But how do you create the plots to show the change of the proportions of population of different continents over time?
The author shows you can do exactly so with the plots below
As you can see from the plots above, the time dimension is added to the plot. Now the plots do not only show the distribution but also show how the overall number and distribution change over time! Neat!
As the data points grow across both dimensions, it becomes harder to visualize either the bar chart or stacked bar chart because size of the bar charts are too small to deliver any meaningful information.
That is why it is clever of the author to use a bubble chart, an effective way to see many more data points in one chart but still clearly show the change in proportion over time.
You might know how heatmap is used to show the correlation between different variables in the data, but what if you want to get more insight out of the number .71 in the heatmap? In this article, Paul Hiemstra shows how you could do that by combining heatmap and a 2d histogram to explore the structure of a weather dataset.
Linked plots with Altair
Heatmaps and 2d histograms are both effective in showing the correlation — but it would be much more effective if you could combine them both. The linked plots below do just that.
As you click each square in the heatmap, you will see 2D histogram representation of that heatmap on the right-hand side!
How does the correlation of .98 look like in 2d histogram? We expect a linear correlation and we prove it by looking at the plot on the right. In contrast, there seems not to be any pattern on the 2D histogram for the correlation of .12. Very intuitive and easy to understand.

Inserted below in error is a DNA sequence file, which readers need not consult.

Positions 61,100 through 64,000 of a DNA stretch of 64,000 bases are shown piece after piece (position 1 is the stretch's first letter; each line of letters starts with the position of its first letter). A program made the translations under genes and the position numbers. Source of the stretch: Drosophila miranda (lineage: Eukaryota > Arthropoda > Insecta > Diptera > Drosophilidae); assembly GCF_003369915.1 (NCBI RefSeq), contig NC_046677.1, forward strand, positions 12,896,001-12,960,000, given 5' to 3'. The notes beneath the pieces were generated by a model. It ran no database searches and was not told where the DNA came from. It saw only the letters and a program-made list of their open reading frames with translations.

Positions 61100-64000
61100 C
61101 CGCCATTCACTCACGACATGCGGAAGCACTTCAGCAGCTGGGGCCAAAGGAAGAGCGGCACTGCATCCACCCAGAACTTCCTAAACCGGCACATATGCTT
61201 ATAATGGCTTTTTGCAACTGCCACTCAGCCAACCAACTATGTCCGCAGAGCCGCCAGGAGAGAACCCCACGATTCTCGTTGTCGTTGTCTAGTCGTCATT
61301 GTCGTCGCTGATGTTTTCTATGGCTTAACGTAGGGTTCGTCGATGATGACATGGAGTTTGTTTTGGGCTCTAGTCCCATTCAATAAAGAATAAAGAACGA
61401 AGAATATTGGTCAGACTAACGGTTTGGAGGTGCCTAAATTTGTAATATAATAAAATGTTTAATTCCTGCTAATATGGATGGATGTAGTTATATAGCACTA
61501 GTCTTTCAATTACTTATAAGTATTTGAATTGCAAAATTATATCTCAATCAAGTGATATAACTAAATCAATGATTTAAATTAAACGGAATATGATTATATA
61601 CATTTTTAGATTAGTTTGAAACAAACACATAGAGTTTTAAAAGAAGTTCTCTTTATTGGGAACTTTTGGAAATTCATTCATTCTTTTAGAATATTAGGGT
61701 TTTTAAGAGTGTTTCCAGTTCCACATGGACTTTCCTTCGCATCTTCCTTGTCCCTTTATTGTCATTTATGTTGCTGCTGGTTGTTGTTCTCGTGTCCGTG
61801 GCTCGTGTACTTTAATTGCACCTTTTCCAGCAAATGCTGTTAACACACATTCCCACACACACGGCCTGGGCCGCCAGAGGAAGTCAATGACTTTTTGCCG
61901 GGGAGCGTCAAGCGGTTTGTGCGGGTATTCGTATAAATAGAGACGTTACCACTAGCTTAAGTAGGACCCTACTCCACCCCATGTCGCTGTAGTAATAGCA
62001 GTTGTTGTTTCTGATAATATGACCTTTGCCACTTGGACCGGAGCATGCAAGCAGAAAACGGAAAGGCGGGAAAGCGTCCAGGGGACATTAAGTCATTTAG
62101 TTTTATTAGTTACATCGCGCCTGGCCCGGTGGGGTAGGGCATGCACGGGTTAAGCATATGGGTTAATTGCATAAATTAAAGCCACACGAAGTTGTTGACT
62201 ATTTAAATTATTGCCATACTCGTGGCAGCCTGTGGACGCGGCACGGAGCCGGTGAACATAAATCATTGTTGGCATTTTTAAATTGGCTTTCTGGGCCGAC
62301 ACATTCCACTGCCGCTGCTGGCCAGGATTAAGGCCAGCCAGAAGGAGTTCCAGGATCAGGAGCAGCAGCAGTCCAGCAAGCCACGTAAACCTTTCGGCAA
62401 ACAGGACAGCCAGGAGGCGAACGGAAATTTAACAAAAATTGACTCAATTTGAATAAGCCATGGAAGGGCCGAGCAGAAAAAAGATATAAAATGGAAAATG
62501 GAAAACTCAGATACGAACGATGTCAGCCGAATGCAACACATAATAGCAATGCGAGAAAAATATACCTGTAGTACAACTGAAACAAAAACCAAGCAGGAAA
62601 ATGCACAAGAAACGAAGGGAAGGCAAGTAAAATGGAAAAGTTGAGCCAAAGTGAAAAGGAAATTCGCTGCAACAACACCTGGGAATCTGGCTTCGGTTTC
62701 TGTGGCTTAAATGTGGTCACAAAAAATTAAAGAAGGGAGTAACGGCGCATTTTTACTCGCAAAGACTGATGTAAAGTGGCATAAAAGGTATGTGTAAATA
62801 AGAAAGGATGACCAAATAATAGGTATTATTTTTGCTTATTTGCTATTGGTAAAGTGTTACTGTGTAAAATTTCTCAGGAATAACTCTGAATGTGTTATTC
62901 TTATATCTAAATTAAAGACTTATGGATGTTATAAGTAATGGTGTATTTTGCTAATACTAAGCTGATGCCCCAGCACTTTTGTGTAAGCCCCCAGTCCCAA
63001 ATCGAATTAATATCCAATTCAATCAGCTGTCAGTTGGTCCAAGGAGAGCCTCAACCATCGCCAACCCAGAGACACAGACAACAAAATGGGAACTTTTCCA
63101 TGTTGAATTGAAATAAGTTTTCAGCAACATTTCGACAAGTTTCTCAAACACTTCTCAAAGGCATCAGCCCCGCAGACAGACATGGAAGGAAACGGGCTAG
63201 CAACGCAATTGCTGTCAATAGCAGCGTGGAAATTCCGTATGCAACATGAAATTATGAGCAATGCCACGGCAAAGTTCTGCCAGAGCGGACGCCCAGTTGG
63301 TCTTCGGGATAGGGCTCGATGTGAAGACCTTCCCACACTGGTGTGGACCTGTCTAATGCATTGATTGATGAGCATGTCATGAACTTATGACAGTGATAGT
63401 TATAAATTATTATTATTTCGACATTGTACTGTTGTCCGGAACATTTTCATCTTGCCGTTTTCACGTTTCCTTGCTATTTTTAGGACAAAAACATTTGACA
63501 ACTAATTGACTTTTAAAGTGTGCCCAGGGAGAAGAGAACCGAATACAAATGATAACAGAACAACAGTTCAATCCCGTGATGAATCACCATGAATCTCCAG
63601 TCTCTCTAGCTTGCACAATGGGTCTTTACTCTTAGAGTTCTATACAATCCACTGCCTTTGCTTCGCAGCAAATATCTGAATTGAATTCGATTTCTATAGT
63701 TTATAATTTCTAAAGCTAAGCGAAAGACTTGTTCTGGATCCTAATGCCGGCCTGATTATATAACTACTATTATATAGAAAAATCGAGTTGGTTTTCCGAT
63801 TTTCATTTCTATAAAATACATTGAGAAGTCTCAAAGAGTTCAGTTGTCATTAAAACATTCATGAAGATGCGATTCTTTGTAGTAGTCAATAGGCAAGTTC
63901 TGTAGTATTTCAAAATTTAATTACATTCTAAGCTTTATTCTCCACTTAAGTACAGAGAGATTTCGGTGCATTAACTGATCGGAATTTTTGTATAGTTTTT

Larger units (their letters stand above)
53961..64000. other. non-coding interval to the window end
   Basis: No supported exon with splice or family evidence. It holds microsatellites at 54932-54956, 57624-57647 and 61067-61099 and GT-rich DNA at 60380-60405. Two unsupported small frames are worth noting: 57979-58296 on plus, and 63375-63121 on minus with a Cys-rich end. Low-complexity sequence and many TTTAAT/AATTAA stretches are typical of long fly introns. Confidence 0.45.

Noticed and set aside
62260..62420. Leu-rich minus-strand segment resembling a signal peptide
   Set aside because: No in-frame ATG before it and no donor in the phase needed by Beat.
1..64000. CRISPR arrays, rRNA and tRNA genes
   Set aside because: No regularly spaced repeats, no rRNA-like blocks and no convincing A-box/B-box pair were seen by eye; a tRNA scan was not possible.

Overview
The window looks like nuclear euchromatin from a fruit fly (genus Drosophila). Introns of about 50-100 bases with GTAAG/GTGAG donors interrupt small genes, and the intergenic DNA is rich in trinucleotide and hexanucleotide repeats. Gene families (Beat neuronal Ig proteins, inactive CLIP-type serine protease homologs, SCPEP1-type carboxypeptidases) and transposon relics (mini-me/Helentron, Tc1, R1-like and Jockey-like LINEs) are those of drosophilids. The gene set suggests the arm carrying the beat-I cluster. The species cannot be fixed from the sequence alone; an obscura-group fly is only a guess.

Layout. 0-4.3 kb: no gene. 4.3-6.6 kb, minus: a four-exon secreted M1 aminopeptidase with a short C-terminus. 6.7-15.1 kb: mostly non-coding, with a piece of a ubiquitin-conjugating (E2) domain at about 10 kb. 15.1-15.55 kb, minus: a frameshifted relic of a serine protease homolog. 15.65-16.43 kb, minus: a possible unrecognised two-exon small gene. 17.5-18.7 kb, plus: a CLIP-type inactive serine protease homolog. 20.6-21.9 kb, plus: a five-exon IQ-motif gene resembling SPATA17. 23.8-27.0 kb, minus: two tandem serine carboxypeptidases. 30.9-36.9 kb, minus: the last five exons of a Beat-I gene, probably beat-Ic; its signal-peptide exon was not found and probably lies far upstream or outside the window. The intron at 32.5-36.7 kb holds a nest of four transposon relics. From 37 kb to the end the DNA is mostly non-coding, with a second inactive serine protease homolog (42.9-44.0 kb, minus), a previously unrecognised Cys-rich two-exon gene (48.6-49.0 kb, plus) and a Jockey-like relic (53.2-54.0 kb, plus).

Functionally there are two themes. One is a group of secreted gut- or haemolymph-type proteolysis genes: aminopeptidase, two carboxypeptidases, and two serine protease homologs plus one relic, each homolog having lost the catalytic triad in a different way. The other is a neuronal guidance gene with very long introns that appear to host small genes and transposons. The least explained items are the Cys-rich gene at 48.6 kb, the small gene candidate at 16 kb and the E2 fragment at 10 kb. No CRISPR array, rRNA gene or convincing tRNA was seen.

How do you visualize a network with different sources of inflow and outflow? For example, what services are the government's revenues such as taxes, utilities are spent on? And what is the percentage of expenditure from one service compared to expenditures from other services?
If you click on each network of the diagram, you can see clearly which services the revenues are spent on. If you look solely at the nodes on the left-hand side, you can compare the proportions between different revenues. And you can do the same thing with nodes on the right-hand side. This technique is particularly useful for mapping processes - such as a sales pipeline, or the paths visitors take on your website. It is amazing how one diagram can convey so much information.
Animated Bar Chart
The most common way to see the change of bar chart over time is to use a slide bar where you slide the button to see the change yourself. But your rate of sliding changes so you will not see the change over time at the same rate. That is why the animated bar chart is so effective.
Click the play button on the left hand side to see how the bar chart changes over time! Now you can clearly see how COVID-19 affects different social groups differently in different time periods.
I hope this article provides you a good start to explore interesting medium articles on visualization. The best way to learn anything is to try them yourself. Pick one visualization, run the code, and observe the magic!